To have a true fantasy impact Achane is going to need to be one of the more heavily targeted running backs in the league, to the tune of about 5.0 targets per game, a threshold that has been hit 13 times in the past two seasons. Achane's 14.7% target share in college (93rd percentile) compares favorably for two of the three running backs to average 5.0 targets per game in each of the past two seasons. Christian McCaffrey's collegiate target share was 18.7%, while Alvin Kamara checked in below Achane with a 12.2% share. I'm unable to locate the collegiate data for the third back, Austin Ekeler, to achieve the feat as he attended the totally not fake Western State in college. It's hard to draw an exact parallel to any of those players though, as each outweighs Achane by at least 11 lbs, and in their best seasons have also exceeded 200 rushing attempts. It's not enough just to be hyper-efficient you still need volume as a running back, as evidenced by last year's top 10 running backs in point per opportunity. Half of those running 10 backs finished 16th or worse in PPG last year, with Jerick Mckinnon, Cordarrelle Patterson, Samaje Perine, and Rex Burkhead all finishing 26th or (much) worse in PPG.
The Dolphins targeted running backs on 20% (112) of their targets in 2022 and if that rate holds for 2023 then Achane is going to need to dominate them in order to be a high-end producer, looking at something like a 60%-70% share of the overall targets, which would get him to 67-78 targets. If Achance can hit those levels of target participation while capturing about 150 rushing attempts he could put up a similar season to D'Andre Swifts' 2022 season, even without Swift's high-end efficiency.
While some might balk at using an early first-round rookie pick in 1 QB leagues to acquire Achance in rookie drafts, the cost isn't especially prohibitive considering the options going in the same range, Dalton Kincaid, and Kendre Miller. Achane's ADP in startup drafts, RB25, seems to properly bake in the risk of him being too small to ever see a significant workshare. Whether in startup drafts or via trade I would prefer Achane over each of James Cook, Brian Robinson, James Conner, Rashaad Penny, and Alexander Mattison, all of whom are being drafted before Achane per Fantasydata's latest ADP. The market is properly valuing Achane in dynasty, and at his current cost, one could even argue he's being undervalued when compared to his upside.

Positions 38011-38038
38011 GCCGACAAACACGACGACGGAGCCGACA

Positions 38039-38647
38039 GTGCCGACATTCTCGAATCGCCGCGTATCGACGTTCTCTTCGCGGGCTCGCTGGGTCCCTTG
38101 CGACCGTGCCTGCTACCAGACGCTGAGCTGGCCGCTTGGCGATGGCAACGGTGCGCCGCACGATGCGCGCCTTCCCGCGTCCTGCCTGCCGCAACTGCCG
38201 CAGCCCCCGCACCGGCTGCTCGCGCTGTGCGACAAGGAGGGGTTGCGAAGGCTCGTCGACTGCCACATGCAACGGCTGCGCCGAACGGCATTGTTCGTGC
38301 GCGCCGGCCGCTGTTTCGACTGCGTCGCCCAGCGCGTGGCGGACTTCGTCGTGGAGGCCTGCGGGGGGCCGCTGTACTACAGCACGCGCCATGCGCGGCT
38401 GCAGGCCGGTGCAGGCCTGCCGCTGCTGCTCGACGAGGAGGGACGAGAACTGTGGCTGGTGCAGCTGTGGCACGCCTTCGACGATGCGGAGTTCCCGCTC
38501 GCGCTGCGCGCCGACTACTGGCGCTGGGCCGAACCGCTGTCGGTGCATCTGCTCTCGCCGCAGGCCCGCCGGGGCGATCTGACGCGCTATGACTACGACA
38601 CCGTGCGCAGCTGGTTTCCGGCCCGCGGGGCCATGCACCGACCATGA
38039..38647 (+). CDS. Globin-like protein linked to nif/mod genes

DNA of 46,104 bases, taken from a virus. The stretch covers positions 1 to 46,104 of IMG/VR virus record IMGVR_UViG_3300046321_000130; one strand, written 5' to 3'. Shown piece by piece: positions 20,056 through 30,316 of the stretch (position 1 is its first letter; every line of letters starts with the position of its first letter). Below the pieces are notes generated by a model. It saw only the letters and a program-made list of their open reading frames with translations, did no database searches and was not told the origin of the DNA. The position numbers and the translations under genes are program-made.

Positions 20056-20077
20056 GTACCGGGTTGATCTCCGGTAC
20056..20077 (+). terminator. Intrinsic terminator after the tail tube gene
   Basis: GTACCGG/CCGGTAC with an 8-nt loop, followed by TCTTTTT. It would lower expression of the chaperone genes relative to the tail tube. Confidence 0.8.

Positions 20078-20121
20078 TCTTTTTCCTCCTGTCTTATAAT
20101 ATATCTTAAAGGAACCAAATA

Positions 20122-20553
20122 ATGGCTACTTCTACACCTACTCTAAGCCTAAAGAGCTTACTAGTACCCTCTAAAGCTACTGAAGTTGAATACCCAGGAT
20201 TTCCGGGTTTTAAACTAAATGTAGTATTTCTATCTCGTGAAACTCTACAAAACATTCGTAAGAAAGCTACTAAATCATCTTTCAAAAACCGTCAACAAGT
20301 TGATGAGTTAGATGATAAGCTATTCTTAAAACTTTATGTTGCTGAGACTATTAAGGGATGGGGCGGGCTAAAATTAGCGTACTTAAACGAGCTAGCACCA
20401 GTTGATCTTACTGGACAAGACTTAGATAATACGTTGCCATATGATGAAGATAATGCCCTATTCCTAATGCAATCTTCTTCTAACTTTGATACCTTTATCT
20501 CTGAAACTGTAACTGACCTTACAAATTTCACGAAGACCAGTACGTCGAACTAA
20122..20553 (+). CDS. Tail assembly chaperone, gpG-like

Shane Manila is currently a writer for Dynasty League Football, co-host of the Dynasty Trades HQ podcast, Manic and Chill (DLF YouTube), and Dynasty Intervention. Don't let all the dynasty talk fool you though, Shane loves redraft (almost) as much as he does dynasty football. An FSWA member, Shane formerly contributed his redraft insights via FantasyPros.com. At its core fantasy football is a weekly game, regardless of what format you are playing, and helping you make the correct decisions every week is Shane's only goal. Well, and to entertain you. No reason you can't be informed and entertained at the same time.